The egg got cleaned up and I was finishing my first cup of coffee when there was a knock on the door. Too early. I thought how strange it was that someone would be here on a Sunday before the sun was fully up and considered not answering it, but the knock was persistent. When I opened it, the four girls were standing there with huge smiles on their faces. They were leaving with Barbakar and his children that afternoon for a three day religious pilgrimage and had decided to spend the day with us. No notice, no warning, just there on our doorstep. Hearing their voices, Jamie and Sunny woke up and ran to them, disbelief in their groggy eyes. There were screams, hugs, lots of jumping up and down, hand-holding until the initial surprise wore off. Bou and Alisahn came over from Barbakar's house. Hunger ensued, and one batch of pancakes turned into three. They had never seen or tasted a pancake and at first were tentative. But who can resist homemade pancakes with lots of butter and raspberry jam, plates full of them, sticky fingers and red-stained faces. There was a walk on the beach and the building of a sand-castle, the children easily finding their familiar rhythms again. Richard and Zorro came home for lunch, which Aysa and Sorna had offered to prepare, and we all sat around the table, passing spiced shredded chicken and rice, green salad and bright orange clementines. Richard invented a rap song in Wolof, to which everyone added their own phrase and the laughter felt like deja vu, so familiar were the components of it.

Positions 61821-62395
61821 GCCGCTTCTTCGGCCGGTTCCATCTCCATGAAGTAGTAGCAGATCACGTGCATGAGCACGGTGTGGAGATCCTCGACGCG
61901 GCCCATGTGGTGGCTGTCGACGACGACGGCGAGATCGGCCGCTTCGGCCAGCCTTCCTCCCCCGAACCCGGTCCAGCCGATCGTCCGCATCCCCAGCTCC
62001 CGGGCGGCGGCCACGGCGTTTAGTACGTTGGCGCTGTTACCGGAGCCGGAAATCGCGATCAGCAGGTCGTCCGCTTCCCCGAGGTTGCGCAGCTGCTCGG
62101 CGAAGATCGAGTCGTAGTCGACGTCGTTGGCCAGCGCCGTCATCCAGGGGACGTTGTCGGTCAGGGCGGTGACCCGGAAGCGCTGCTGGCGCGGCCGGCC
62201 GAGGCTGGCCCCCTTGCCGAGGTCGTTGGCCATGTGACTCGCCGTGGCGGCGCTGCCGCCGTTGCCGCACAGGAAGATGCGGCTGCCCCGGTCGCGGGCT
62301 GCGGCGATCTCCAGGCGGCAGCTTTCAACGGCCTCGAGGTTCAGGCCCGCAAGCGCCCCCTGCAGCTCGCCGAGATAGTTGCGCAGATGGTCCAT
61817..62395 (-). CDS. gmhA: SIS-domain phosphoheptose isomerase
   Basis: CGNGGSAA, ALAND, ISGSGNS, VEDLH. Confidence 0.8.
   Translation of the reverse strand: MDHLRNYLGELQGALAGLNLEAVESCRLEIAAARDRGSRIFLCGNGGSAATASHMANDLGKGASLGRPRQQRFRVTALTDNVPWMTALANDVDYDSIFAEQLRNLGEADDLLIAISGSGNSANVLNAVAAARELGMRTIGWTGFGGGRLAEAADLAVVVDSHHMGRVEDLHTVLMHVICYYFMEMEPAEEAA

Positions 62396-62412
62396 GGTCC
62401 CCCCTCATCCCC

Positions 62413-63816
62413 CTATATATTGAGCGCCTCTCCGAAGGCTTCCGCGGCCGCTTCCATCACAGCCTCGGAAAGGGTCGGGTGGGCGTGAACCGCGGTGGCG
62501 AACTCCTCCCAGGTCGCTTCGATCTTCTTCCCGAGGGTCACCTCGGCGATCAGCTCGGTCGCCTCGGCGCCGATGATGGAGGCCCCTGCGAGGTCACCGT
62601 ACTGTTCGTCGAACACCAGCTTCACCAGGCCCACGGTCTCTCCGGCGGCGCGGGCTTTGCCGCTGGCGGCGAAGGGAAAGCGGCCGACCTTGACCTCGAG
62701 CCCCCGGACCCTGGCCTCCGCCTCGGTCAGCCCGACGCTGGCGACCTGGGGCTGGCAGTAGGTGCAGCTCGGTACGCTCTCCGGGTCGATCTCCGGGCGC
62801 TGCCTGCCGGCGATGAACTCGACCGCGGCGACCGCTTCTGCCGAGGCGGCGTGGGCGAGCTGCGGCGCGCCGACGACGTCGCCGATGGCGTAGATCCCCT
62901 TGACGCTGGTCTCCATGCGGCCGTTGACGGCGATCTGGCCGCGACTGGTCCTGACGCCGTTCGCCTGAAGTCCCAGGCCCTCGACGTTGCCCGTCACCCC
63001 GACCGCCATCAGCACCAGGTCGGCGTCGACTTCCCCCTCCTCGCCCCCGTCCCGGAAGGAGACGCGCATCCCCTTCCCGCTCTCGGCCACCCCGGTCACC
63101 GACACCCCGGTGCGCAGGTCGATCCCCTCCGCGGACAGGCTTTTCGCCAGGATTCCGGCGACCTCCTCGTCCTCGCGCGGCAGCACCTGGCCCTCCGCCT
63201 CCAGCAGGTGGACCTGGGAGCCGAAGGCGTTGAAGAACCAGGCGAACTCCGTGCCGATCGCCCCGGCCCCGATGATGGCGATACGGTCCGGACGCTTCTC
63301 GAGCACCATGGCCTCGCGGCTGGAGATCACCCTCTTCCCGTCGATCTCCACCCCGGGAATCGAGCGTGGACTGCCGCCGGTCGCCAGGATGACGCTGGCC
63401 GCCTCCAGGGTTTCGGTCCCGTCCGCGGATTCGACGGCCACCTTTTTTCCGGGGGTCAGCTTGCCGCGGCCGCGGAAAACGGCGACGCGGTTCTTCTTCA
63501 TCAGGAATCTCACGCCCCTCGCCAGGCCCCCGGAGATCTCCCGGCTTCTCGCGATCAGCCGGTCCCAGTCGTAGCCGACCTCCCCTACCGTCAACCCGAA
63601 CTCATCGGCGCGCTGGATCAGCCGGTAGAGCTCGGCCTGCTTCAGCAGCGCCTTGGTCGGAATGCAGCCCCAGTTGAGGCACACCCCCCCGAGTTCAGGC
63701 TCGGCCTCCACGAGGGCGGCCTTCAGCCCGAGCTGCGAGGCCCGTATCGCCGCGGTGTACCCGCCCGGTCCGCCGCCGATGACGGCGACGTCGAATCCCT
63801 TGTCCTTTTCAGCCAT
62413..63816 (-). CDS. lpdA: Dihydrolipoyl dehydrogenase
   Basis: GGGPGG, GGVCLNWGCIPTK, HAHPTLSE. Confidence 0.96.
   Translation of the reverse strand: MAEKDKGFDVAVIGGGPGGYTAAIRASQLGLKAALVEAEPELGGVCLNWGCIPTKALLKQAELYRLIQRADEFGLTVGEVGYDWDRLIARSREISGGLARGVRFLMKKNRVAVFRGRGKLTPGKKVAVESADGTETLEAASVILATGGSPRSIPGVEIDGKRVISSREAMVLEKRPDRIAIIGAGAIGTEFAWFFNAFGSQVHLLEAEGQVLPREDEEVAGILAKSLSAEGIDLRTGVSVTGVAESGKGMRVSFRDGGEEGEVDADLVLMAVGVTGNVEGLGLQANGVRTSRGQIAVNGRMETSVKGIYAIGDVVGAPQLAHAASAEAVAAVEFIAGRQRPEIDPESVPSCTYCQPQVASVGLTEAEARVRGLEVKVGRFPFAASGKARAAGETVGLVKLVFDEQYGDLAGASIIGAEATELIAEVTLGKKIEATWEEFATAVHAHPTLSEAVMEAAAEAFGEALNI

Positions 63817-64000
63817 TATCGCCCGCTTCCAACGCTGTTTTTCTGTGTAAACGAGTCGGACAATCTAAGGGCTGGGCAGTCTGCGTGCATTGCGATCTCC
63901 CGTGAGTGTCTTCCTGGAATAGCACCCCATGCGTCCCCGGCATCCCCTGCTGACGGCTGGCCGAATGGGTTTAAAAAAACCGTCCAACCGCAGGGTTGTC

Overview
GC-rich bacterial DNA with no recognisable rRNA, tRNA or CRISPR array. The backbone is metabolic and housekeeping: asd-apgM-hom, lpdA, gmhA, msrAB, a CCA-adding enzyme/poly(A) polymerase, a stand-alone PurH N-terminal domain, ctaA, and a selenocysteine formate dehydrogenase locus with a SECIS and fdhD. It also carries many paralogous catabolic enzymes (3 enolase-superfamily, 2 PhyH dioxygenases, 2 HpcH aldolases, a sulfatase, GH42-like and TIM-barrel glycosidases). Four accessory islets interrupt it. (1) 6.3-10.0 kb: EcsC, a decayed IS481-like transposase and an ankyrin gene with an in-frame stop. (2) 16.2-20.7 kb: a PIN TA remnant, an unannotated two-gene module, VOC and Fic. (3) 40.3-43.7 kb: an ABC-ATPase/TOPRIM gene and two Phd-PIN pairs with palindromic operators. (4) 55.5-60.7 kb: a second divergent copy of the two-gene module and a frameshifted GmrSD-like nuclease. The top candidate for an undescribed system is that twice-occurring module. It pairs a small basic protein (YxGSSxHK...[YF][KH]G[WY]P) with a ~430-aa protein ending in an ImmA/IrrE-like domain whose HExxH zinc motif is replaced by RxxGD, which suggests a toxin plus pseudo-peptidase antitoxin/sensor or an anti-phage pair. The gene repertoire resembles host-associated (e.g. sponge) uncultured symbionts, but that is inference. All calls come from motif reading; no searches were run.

Next came the laundry, three tubs full of warm suds and dirty clothes, bubbles blown around, which became less about cleaning clothes than about hit and run splashing. They all helped me put the clothes on the line to dry in the afternoon sun, a gesture so familiar and precise that it took less than five minutes. Many hands make light work. Many children make life light.